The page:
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LOST SPHEAR is an Action-Packed JRPG Filled with Lost Memories and Mech Suits

LOST SPHEAR is an Action-Packed JRPG Filled with Lost Memories and Mech Suits

After spending the last decade or so moving away from its established footing in RPGs towards action-oriented combat games, Square Enix is at long last finding new ways to return to its turn-based roots. The publisher’s Japanese studio, Tokyo RPG Factory, found success with the 2016 release of I Am Setsuna, and follow-up Lost Sphear aims to expand upon its predecessor’s gameplay features. It’s got the same top-down perspective and a similar Active Time Battle System, but Lost Sphear also has plenty of elements that help it stand on its own.

During a demo session with Square Enix last week, I grew intrigued by how Lost Sphear combined elements of action- and turn-based fighting systems. There’s a command menu and a timer counting down to each character’s turn, as you’d expect from a JRPG, but the action happens in real time, not a cutaway battle screen. What’s more, your position on the battlefield can determine the range and damage of attacks, so the fighters in your line-up need to move around the field to find the best angle. The result is fast-paced combat that utilizes both old-school and modern RPG mechanisms to great effect.

Another fun element of Lost Sphear’s combat is the use of Vulcosuits, mechanized suits of armor that raise characters’ stats when worn. Using Vulcosuits opens up a different set of powerful abilities on the field, but they also have their use outside of battle—for instance, crushing heavy obstacles in your path. Aside from serving as fun robot outfits, Vulcosuits are strongly tied to the game’s story as well; they were used by a long-lost civilization and become relevant again as a new threat emerges.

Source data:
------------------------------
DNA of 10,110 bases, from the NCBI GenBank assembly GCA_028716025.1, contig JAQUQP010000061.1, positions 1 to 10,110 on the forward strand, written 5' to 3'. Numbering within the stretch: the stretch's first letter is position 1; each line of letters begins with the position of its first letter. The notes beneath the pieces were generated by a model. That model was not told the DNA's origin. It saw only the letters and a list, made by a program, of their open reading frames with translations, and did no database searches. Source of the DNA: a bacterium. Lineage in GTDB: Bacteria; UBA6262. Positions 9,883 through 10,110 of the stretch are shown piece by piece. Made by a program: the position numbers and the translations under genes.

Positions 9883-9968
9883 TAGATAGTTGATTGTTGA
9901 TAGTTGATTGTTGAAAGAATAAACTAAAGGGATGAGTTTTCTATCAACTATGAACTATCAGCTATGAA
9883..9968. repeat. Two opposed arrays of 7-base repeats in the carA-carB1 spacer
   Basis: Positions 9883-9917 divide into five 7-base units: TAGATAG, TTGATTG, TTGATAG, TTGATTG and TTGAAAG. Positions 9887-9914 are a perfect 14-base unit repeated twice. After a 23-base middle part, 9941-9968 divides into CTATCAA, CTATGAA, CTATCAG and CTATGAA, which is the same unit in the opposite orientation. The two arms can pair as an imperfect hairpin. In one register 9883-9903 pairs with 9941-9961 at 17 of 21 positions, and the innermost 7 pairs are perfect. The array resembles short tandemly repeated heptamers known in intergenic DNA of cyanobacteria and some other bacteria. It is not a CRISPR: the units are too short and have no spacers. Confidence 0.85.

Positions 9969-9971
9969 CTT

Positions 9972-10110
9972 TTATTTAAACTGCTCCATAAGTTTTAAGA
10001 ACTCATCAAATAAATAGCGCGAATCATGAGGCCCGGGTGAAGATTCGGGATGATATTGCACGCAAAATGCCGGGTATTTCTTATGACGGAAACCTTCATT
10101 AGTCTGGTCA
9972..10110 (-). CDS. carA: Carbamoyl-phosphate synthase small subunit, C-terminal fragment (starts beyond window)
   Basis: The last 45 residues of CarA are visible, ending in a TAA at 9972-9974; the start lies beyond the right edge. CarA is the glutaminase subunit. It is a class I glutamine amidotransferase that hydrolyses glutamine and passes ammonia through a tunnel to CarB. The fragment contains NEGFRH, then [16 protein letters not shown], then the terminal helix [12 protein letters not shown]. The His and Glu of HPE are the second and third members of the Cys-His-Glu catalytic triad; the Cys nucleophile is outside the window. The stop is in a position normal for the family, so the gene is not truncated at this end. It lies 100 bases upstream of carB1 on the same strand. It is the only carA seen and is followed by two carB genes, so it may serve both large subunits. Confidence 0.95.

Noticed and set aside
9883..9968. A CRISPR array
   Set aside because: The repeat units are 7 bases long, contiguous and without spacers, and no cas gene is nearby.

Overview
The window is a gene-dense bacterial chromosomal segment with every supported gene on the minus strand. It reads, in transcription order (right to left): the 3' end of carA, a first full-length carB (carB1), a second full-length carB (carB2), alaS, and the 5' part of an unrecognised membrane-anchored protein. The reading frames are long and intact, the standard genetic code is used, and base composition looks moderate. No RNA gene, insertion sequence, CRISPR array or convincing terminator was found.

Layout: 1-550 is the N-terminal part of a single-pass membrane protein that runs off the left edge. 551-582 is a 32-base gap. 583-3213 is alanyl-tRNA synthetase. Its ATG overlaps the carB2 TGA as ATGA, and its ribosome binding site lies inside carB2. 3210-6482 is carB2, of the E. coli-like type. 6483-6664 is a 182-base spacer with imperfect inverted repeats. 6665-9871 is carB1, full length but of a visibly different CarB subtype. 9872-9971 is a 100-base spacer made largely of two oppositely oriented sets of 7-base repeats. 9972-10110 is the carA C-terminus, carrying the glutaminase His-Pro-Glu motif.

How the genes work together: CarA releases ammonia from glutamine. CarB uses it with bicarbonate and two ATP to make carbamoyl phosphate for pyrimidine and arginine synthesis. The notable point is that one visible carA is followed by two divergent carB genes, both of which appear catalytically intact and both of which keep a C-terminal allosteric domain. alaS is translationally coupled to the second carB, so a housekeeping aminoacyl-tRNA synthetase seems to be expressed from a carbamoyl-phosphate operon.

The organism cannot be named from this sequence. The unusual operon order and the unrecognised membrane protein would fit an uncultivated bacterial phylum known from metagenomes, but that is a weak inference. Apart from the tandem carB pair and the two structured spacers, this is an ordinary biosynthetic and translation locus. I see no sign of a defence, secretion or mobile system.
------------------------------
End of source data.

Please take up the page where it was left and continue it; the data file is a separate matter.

In this world, everything is made of memories; when a memory fades, the corresponding part of the world turns white and essentially disappears. Our protagonist, Kanata, realizes early on that he has the power to restore these memories before everything is lost, and is helped along by the mysterious Obaro, who was resurrected by Kanata and his pals. My demo consisted of two 30-minute sessions set during different parts of the game, so I still have a lot of questions about the story, but the taste of Lost Sphear I got was just enough to make me want to find out more.

I found myself still thinking about Lost Sphear for hours after I walked away, and I’m now eagerly awaiting its January 2018 release on the PS4 and Nintendo Switch. There’s something so interesting about a world built on memories, and I want to know more about how they disappear. The battle system is genuinely fun, if a bit hectic at times, and I’m determined to master it. As a longtime RPG fans, it’s good to know that studios like Tokyo RPG Factory are keeping that classic spirit alive.

Images: Square Enix

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